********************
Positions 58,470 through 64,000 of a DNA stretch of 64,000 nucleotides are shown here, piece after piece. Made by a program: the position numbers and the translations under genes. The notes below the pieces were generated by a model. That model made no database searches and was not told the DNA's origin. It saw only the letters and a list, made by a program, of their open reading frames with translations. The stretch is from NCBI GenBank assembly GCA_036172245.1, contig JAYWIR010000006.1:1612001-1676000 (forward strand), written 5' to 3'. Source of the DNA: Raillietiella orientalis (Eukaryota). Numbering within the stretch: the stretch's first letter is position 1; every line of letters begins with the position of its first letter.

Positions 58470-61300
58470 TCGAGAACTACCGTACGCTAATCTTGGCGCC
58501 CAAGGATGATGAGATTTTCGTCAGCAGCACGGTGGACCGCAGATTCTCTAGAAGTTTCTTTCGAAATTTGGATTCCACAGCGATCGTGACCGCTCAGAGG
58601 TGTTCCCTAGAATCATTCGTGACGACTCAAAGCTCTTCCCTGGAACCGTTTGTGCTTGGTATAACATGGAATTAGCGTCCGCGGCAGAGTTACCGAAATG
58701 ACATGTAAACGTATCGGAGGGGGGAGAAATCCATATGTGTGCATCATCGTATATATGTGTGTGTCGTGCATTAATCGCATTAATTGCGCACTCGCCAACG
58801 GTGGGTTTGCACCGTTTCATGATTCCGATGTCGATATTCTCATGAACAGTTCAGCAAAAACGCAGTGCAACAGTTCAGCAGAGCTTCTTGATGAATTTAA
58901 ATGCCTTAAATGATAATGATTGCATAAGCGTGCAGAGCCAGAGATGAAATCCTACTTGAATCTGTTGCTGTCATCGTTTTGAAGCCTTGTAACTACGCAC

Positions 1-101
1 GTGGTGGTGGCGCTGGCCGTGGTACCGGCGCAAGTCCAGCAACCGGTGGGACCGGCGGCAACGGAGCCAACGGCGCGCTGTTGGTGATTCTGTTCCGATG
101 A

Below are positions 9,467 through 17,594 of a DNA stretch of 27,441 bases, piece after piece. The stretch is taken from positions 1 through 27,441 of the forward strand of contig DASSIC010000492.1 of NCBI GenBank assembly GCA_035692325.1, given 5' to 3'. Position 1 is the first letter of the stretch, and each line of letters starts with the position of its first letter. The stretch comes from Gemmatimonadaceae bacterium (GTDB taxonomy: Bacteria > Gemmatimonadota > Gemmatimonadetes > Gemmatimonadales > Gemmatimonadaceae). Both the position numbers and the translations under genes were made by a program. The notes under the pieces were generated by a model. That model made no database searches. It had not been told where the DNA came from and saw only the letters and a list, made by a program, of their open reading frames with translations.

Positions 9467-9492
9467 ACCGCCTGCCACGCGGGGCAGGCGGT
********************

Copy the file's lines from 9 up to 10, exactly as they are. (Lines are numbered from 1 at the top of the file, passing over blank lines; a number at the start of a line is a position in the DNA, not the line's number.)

Positions 1-101
1 GTGGTGGTGGCGCTGGCCGTGGTACCGGCGCAAGTCCAGCAACCGGTGGGACCGGCGGCAACGGAGCCAACGGCGCGCTGTTGGTGATTCTGTTCCGATG